Engaging in retrospective re-evaluations of contractual terms undermines the forward-looking and co-operative nature of the NEC

Robert Horne

On 9 March, Ian Yule considered the application of the Golden Victory case to adjudications under the NEC3 form of contract. But, with a progressive form of contract like the NEC, how easy is it to apply such general legal concepts?

The procedures in the NEC are unique. They encourage and require the contractor and project manager to look forward through the project to identify risks and avoid them if possible. For risks that cannot be avoided, they are required to identify the potential consequences and deal with them as early as possible. That involves pricing risk and taking a “view”, which is no bad thing.

There is, as Ian rightly explained, a perceived artificiality in ignoring what is known to have occurred when valuing compensation events, supported by the well-known quote: “Why, with the lights on, should you shut your eyes and grope in the dark?” However, in the context of the NEC, that analogy does not stand up; this contract requires you to consciously keep the light focused ahead and not look back and retrace your steps.

There are a number of problems with applying the Golden Victory approach to the NEC3. The first is that applying a retrospective evaluation fundamentally undermines the contract terms and re-writes the bargain that the parties entered into.

Each change will leave one party feeling let down and the chance of a challenge will increase

There is a long and authoritative chain of cases making clear that it is not the court’s role to re-write the bargain entered into between the parties. A good example of this in practice, under the NEC, was the decision in Anglian Water Services vs Laing O’Rourke Utilities in 2010. In that case, Mr Justice Edwards-Stewart said the wording of the NEC (in relation to communication) was specific and commercially minded, so should be applied precisely.

This leads on to the second difficulty in the Golden Victory approach. The essence of the approach is that it is always better to use actual information than a forecast. If that were the case, construction contracts would always be let on a cost reimbursable basis. However, that is not how most of the industry works - for good reason.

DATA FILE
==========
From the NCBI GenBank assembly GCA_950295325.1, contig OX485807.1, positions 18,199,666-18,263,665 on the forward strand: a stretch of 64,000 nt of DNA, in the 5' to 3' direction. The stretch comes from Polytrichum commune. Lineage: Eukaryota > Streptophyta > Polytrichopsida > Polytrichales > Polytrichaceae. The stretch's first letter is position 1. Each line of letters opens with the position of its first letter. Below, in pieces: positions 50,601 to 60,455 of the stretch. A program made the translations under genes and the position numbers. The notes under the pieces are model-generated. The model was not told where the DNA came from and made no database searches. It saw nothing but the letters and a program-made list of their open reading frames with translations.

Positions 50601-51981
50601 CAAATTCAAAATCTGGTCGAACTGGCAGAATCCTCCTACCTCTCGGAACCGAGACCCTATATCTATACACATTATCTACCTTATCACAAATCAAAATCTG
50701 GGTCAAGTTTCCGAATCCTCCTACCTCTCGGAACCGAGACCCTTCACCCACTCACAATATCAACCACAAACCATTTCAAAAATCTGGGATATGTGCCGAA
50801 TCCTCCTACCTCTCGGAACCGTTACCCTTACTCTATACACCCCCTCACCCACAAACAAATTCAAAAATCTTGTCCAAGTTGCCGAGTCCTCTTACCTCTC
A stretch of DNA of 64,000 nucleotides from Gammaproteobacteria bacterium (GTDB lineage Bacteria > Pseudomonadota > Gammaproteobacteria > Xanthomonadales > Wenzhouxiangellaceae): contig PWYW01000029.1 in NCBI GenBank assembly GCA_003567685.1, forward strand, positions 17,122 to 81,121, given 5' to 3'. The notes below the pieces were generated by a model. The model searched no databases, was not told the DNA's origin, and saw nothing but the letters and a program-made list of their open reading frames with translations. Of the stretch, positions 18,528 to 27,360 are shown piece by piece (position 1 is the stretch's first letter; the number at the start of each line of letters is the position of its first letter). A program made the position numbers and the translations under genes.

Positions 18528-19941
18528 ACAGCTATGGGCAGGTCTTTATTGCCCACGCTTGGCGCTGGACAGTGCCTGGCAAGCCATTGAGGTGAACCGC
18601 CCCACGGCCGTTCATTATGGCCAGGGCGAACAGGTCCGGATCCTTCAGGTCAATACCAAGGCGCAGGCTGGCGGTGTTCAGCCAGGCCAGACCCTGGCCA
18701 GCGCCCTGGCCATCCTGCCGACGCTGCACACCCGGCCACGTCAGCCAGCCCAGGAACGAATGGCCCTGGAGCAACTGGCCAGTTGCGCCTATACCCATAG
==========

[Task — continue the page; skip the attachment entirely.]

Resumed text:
Forecasting of work content and associated risk is carried out every day by contractors up and down the country. The NEC reflects the way projects are tendered in its procedures for change during the course of the project, including allowances for risk items.

Later assessments, on different information from that available at the time, changes the view of the work content and cost, as well as the risk provisions. If later information is used and the risk has not materialised, a re-assessment without that risk allowance may penalise a contractor who has worked hard to avoid that risk.

Equally, if a contractor under-prices the risk that actually materialises, it cannot later change its price and should not have the opportunity to correct its position. This approach brings significant stability to the project team.

A third problem with the Golden Victory process is that it creates a recurring claim culture. Every successive evaluation of an event can take more detailed and accurate information into account, altering cost and risk. Each change in the evaluation will leave one party feeling let down and the chance of a challenge will increase. That, again, undermines the purpose of the NEC - with its forward-looking assessments - and does not support best practice.

There are checks and balances in the contract to prevent a contractor from over claiming. The project manager can provide the contractor with assumptions about the event and can make its own assessment if unhappy with that of the contractor. All these things, as with so many aspects of the NEC, fit together to make the whole work.

The NEC is not a simple contract, it is highly sophisticated. It takes detailed knowledge and commercial intent to understand how it works in any given situation. What is most important is
to avoid altering the contractual framework, and reinforce the obligations and duties of both parties to act in a spirit of trust and co-operation, with the foresight to manage risk to the end of the project from today rather than looking backwards to claim for past events.

Rob Horne is a partner in the contentious construction team at Trowers & Hamlins